Before I go off on my weekly whatsit, let me advertise someone else’s exciting adventure. Four Webster friends are walking across the US as part of a senior overview project. Check out their story at www.stinkyfeetpictures.com.
Last Friday, my French class – a total of three students – started Ewe lessons. Ewe, one of many local languages, is what everyone in Agou Nyogbo speaks when they’re not accommodating the yovos. My host father told me Germans often find Ewe comparable to German and transition easily.
I speak German. I feel like I’m learning Chinese-Klingon. I have yet to move beyond, “My name is Linda. What is your name? How are you? How are your children? Morning. Teacher. Student. Mid-day. Evening. Driver. Nurse. Doctor. Come eat. Come wash.”
No matter what phrases I learn and practice, I rarely understand what my family and neighbors say to me when they greet me or send me off. “Yoh” is a common response and precedent to an actual response, so I usually just say, “Yoh?” and hope that it’s right.
The Ewe lessons may end if my post is up north. While people speak Ewe throughout the country, our village may use another one of the 40 languages (Peace Corps teaches nine of those). On Thursday, our program director gave us the 14 post descriptions. It was the most exciting event of the week, besides jiujitsu.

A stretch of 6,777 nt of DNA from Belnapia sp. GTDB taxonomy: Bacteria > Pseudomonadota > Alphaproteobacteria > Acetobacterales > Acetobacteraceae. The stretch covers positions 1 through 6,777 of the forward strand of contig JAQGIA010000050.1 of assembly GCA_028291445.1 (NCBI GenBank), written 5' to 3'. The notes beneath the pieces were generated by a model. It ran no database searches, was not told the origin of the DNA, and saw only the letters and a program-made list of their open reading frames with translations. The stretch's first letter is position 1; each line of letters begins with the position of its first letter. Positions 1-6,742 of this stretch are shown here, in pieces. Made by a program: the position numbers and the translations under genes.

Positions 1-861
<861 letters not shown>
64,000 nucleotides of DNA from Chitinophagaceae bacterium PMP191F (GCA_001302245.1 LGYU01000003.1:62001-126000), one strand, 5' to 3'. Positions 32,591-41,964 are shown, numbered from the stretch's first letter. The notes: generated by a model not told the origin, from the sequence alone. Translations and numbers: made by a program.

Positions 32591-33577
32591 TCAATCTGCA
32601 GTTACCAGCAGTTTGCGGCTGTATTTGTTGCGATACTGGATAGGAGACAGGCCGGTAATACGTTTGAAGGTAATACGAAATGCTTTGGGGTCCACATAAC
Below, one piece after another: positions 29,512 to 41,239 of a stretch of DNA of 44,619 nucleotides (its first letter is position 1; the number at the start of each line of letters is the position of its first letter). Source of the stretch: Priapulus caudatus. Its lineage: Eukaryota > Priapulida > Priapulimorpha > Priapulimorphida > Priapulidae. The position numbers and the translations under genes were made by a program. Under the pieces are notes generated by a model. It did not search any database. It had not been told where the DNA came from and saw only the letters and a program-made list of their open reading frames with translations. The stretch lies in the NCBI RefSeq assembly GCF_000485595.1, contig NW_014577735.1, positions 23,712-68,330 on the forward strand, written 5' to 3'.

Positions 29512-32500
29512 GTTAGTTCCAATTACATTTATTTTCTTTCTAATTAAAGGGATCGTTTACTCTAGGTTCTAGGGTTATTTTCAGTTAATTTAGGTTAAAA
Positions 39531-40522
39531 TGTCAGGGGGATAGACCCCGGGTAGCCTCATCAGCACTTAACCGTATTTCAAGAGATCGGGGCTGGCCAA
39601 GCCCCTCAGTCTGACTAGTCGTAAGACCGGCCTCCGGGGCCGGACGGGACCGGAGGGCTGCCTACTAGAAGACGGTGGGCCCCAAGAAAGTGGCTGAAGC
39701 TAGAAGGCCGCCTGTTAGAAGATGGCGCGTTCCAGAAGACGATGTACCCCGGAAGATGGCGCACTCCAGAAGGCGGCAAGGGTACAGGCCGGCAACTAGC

On Wednesday, we had the afternoon off for “private studies”. My private studies meant my first jiujitsu lesson with three other trainees and four Togolese guys. Jiujitsu, which means “gentle” is a martial art that our coach, a self-described “peanut”, has studied for 12 years. Before joining Peace Corps, she taught in Brazil. She’s teaching us very basic self-defense.
While the girls practiced moves on each other, she would help the Togolese guys. They let her demonstrate maneuvers on them, an she can flip a dude like a pancake. I think after a few more lessons, I will at least be able to incapacitate an attacker long enough to run away. Hopefully that will never occur and I can just continue enjoying the lessons, which involve lots of rolling around in the grass.
As for post, about six or seven sites sound promising to me. After some reflection, I realize I’m open to going anywhere. Electricity, running water, cell phone reception – I didn’t really come here for all that. It would be great to have regular access (once a week) to internet and phone, and that’s possible from all the sites. So I guess I’ll survive even if I get sent to Tado, the most feared site on the list. We find out next where we’ll be. Besides our Fourth of July picnic, that will probably the event of the week.
Send letters, please. I promise to reply to anyone who writes. Also, if you send anything besides letters, try to fit it into a padded envelope. I hear that makes the journey smoother, faster and less expensive.
The address, again, is:
PCT Linda Golden
Corps de la Paix